Non-association orders and place-restriction orders are sentencing orders that allow courts to direct a defendant not to have contact with certain persons. They may be imposed as a condition of a good behaviour order or an intensive corrections order.
Section 21 of the Crimes (Sentencing) Act 2005 provides that a non-association order means an order prohibiting an offender from:
- being with a named person, or attempting to be with the person; or
- being with a named person or communicating in any way (including electronically) with the person, or attempting to be with the person or to communicate in any way (including electronically) with the person.
A place-restriction order means an order prohibiting an offender from being in, or within a stated distance of, a named place or area or attempting to be in, or within the stated distance, of the place or area.
When can the orders be made?
Section 23 of the Crimes (Sentencing) Act 2005 provides that non-association and place-restriction orders can be made if:
- the offence is a relevant offence (see below); and
- the court is satisfied that it is necessary and reasonable to make the order for 1 or more of the following purposes:
- preventing the offender from harassing anyone or endangering the safety or welfare of anyone;
- preventing the offender from committing further offences (including a relevant offence);
- assisting the offender to manage things that may make the offender more likely to commit further offences (including a relevant offence) if not managed.
A relevant offence is defined as:
- an offence against the Criminal Code 2002, part 4.1 (Property damage offences) that is punishable by imprisonment for 5 years or more; or
- an offence against the Criminal Code chapter 6 (Serious drug offences); or
- an offence against the Criminal Code chapter 7 (Administration of justice offences) that is punishable by imprisonment for 5 years or more; or
- an offence against the Firearms Act 1996 that is punishable by imprisonment for 20 years or more; or
- an offence against the Crimes Act 1900, section 114B (Money laundering); or
- a personal violence offence; or
- an offence prescribed by regulation.
A reference to an offence includes a reference to a related ancillary offence, such as attempting to commit or conspiring to commit any of the above offences.
The restriction imposed on the offender by a non-association order or place restriction order, and the period of the order, must not be unreasonably disproportionate to the purpose for which the order is made.
How long can an order run for?
Section 24 of the Crimes (Sentencing) Act 2005 provides that a non-association order or a place-restriction order must be made for a period not longer than:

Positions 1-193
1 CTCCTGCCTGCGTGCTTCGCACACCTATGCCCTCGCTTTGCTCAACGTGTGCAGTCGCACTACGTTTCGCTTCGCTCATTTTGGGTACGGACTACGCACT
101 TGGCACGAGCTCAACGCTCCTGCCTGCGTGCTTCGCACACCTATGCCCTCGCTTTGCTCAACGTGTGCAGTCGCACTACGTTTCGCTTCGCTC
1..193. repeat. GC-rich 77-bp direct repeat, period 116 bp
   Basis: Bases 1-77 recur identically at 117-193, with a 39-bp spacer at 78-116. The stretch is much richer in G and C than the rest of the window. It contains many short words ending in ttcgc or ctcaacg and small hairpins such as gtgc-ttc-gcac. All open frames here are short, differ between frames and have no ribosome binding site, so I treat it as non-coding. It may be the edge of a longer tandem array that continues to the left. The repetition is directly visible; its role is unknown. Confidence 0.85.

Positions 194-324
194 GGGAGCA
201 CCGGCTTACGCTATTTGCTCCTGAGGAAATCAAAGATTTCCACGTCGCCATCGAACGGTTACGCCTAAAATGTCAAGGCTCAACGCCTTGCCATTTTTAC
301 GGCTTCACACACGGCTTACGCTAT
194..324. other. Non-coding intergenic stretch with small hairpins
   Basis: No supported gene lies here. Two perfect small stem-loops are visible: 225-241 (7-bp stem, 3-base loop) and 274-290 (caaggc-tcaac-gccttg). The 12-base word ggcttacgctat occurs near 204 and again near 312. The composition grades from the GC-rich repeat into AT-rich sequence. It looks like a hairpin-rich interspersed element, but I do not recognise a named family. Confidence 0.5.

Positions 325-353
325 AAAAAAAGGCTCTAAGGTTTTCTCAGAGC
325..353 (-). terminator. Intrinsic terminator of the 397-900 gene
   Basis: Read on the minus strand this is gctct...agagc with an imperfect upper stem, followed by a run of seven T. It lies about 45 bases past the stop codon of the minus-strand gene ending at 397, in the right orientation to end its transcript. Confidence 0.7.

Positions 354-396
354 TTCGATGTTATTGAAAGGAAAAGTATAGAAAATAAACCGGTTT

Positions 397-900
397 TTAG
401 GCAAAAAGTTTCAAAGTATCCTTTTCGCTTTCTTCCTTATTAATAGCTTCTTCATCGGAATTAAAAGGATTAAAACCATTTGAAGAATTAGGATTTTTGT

- if the order is made with an Intensive Correction Order – 24 months; or
- in any other case – 12 months.
The order must state when it starts and the period for which it operates.
The period of a non-association order or place-restriction order is not limited by the term of any other sentence imposed for the offence for which the order is made.
Explanation and Notice of Orders
Section 25 of the Crimes (Sentencing) Act 2005 provides that if a court makes a non-association order or place-restriction order for the offender, the court must ensure that reasonable steps are taken to explain to the offender in general terms (and in language the offender can readily understand)—
- the nature of the order; and
- the offender’s obligations under the order; and
- the consequences if the offender breaches the obligations.
As soon as practicable after the court makes the non-association order or place-restriction order, the court must ensure that written notice of the order, together with a copy of the order, is given to the offender. For an offender under 18 years old, the notice and order must also be given to a parent or person with parental responsibility. However, failure to give written notice does not invalidate the non-association order or place-restriction order.
What if I breach the order?
A breach of a non-association or place-restriction order can be taken as a breach of the Intensive Correction Order or Good Behaviour Order under which it was made.
If that occurs, you can be arrested and taken to court, where you could be resentenced, potentially to a harsher outcome, including full-time imprisonment.
If you require legal advice or representation in any legal matter, please contact Armstrong Legal.